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Knee-deep in Research

Posted on March 1st, 2015

by Shianne Gruss

Growing up in the subtropical valley of Pokhara, Nepal, Keshav Basnet rarely saw snow, save for glimpses of faraway mountain peaks. As a graduate researcher at IIHR—Hydroscience & Engineering, he’s often knee-deep in it.

“I saw snow falling for the first time when I was about 18 years old,” Basnet says. He was pursuing his diploma in civil engineering at Tribhuvan University at the time. “It was nothing compared to here in Iowa.”

He would know.

KESHAV@LivingSnowFence

Basnet back-dropped by a living snow fence at the I-35 site near Williams, Iowa, Feb. 21, 2014.

Basnet joined IIHR in 2011 and became part of an Iowa Department of Transportation project to design snow fences that reduce drifting and therefore improve road conditions across the state. These fences range from traditional plastic to “living” materials, such as rows of corn or switchgrass. Basnet works alongside IIHR researchers George Constantinescu and Marian Muste, using mathematical simulations and cameras to visualize how snow flows through a fence.

“The project entails repeated trips in the middle of snowstorms,” Muste says. “Keshav’s attention to detail, thoroughness, and quality of his work is the same irrespective of the weather adversity.”

Fortunately, Basnet enjoys the snow and remembers experiencing it during his early days at the University of Wyoming fondly. “While I was going to class during a heavy snowfall I asked myself, ‘Why don’t they close the college during the first snow fall of the winter?’ I was so excited to play with fresh snow.”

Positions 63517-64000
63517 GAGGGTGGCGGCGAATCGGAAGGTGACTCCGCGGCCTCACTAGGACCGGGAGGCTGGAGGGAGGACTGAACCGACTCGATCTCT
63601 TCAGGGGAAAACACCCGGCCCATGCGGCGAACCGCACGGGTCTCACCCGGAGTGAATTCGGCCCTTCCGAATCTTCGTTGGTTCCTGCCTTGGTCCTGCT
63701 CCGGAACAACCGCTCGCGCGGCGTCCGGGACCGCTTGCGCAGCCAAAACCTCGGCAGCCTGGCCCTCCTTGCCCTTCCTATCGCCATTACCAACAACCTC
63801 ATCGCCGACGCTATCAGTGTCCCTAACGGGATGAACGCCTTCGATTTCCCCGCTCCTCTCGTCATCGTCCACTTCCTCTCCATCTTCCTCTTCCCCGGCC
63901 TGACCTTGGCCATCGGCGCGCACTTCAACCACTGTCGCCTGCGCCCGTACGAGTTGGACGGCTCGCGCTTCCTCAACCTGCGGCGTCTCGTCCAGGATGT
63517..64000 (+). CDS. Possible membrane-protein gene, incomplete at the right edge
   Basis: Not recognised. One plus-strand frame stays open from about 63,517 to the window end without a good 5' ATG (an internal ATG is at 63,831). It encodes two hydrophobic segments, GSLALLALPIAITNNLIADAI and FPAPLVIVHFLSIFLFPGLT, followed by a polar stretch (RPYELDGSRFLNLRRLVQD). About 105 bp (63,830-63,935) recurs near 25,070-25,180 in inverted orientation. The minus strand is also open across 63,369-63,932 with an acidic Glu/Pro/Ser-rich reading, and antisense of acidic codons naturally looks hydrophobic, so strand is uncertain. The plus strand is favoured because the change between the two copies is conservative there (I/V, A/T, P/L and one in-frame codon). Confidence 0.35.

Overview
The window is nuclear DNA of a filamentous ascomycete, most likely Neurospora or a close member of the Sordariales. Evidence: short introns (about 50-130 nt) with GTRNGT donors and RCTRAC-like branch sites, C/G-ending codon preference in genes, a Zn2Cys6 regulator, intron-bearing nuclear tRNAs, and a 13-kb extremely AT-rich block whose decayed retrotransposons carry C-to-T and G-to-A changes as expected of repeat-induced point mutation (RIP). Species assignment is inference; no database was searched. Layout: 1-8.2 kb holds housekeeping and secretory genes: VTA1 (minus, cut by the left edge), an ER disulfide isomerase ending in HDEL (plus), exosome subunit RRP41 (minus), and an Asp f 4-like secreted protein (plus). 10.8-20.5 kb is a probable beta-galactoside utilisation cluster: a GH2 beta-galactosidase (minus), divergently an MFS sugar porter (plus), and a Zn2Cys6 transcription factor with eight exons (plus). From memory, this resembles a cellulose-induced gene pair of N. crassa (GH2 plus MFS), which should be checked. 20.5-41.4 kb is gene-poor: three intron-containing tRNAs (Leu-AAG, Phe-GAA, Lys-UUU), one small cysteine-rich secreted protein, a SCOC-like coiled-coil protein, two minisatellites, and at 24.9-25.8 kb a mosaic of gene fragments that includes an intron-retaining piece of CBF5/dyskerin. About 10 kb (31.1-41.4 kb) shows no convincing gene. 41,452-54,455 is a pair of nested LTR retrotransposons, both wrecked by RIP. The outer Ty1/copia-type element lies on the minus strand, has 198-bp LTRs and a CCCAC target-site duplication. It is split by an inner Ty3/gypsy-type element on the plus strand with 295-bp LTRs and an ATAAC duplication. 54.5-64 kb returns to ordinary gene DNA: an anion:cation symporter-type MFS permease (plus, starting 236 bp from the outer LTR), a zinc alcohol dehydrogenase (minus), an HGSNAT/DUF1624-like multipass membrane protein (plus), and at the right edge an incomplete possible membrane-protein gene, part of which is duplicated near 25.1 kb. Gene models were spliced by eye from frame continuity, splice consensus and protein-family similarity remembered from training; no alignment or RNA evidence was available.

Before moving to the United States in 2009, Basnet worked as a junior engineer for the city of Pokhara, designing and supervising the construction of buildings, roads, and irrigation systems. However, after a serious motorcycle accident in 2000 left him unconscious for a week and required major dental surgery, he began to look at his life differently. He wanted to do something new.

Going back to school after a seven-year hiatus was difficult for Basnet, both mentally and financially. “I’d already forgotten everything I learned during my diploma,” he says. His parents sold their house to help him pay off his undergraduate student loans, and he was only able to self-fund his studies at Wyoming for one semester.

“When I met Robert Ettema, it was a turning point,” Basnet says. A professor of civil and architectural engineering at Wyoming, Ettema introduced Basnet to hydraulic structures and opened up a job opportunity for him. “I started to play with the water, and I started to enjoy it,” Basnet says. “What I found is that flow is dynamic, and I started to compare it with my life. I decided to move to hydraulics completely.” Ettema encouraged Basnet to transfer to IIHR at the University of Iowa, where Ettema had spent 27 years as an engineering professor.

During his time at IIHR, Basnet has experienced both the good and bad dynamics of life. In 2012, he lost his mom just a year after his only daughter was born. “I was really confused at that time, but my advisors gave me some way out,” Basnet says. “I am grateful that my advisors are not only teaching in the research area, but they understand and help my situation.”

Basnet lives in Iowa City with his wife, Ganga, and their two children. He plans to graduate with a PhD in civil engineering, with a concentration in hydraulics and water resources, in July 2015.

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